Other SP/SPH genes

Previous research has indicated that Nudel and gastrulation defective (Gd) are the key components of dorso-ventral axis establishment in the Drosophila embryo [48]. The Toll-Dorsal pathway is also conducive to other processes including immunity, morphogenetic movements and muscle development at later developmental stages [48]. Stubble has a type II transmembrane domain, which is indispensable for leg and wing morphogenesis [49]. Nudel, Gd and stubble genes from D. melanogaster were used to search for the same sequences in the P. xylostella genome, and one Nudel, one Gd and eight stubble-like genes were predicted in P. xylostella (Additional file 1: Table S1).

The PxNudel gene (Px003732) was composed of a similar structure to DmNudel, including a transmembrane region, eight intact LDLA repeats and two Tryp_SPc domains (Fig. 5a). Multiple sequence alignment showed that P. xylostella Nudel and other Lepidoptera Nudels contained eight LDLA domains, three conserved motifs and putative activation residues (Additional file 7: Figure S5), with a 42 % level of identity among them. Phylogenetic analysis indicated that PxNudel was more closely clustered with Lepidoptera Nudels (AtNudel, PpNudel, PpNudel and PaxNudel) and Diptera Nudels (CqNudel and DmNudel), rather than those in the other three insect species (ApNudel, TcNudel and AmNudel) (Fig. 5b). The PxGd gene (Px006975) encompassed both a signal peptide and a Tryp_SPc domain (Fig. 5a), which was most closely related to the counterpart of B. mori (Fig. 5c). However,multiple sequence alignments showed a low sequence similarity with the Gds of other species (Additional file 8: Figure S6). Future experiments are needed to test whether PxGd is involved in early embryonic development. P. xylostella stubble-like proteins lacked the transmembrane domains found in the D. melanogaster stubble, but phylogenetic analysis showed that these genes were homologous to those of B. mori, Musca domestica, A. pisum and Bombus terrestris (Additional file 9: Figure S7). Eight stubble-like genes in P. xylostella were predicted, while five were identified in N. lugens and only one in D. melanogaster, implying that the abundant stubble-like genes might be involved in some physiological processes.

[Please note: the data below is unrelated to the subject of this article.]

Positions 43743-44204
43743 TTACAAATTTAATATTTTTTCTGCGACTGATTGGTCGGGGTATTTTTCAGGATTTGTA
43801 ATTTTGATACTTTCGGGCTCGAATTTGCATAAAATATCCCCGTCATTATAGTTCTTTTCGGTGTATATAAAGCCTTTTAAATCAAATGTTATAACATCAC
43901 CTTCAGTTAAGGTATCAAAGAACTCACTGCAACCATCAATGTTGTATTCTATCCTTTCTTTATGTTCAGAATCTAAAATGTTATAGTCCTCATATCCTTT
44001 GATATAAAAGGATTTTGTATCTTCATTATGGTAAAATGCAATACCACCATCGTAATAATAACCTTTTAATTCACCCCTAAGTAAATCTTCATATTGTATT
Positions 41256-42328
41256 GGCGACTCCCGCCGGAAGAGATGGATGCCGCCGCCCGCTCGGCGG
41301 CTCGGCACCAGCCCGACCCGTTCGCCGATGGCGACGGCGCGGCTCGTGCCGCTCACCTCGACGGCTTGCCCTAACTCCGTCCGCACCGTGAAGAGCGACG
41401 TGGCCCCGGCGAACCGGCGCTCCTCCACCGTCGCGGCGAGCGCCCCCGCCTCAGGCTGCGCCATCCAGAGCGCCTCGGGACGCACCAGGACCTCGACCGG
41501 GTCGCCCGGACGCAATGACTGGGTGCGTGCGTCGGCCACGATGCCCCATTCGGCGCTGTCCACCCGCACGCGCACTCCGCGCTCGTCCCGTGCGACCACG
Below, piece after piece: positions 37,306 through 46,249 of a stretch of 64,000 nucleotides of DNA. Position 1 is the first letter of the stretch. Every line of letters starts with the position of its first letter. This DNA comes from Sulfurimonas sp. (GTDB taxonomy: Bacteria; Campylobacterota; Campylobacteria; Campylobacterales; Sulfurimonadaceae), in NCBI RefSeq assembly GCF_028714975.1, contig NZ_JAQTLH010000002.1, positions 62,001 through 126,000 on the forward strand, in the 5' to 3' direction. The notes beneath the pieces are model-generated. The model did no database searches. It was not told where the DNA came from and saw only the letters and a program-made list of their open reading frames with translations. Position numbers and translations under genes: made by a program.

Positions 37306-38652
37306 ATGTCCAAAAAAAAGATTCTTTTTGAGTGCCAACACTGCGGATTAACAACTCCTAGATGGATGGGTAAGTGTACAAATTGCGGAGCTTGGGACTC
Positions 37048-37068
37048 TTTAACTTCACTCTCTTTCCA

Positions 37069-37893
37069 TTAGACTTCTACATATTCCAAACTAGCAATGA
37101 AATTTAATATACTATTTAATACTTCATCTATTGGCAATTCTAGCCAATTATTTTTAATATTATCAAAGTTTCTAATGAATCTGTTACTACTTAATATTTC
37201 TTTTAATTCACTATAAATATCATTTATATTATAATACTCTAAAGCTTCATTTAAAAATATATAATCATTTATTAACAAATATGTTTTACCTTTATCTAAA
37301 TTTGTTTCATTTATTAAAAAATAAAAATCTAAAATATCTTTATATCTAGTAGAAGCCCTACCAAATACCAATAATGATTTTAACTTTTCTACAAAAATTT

Fig. 5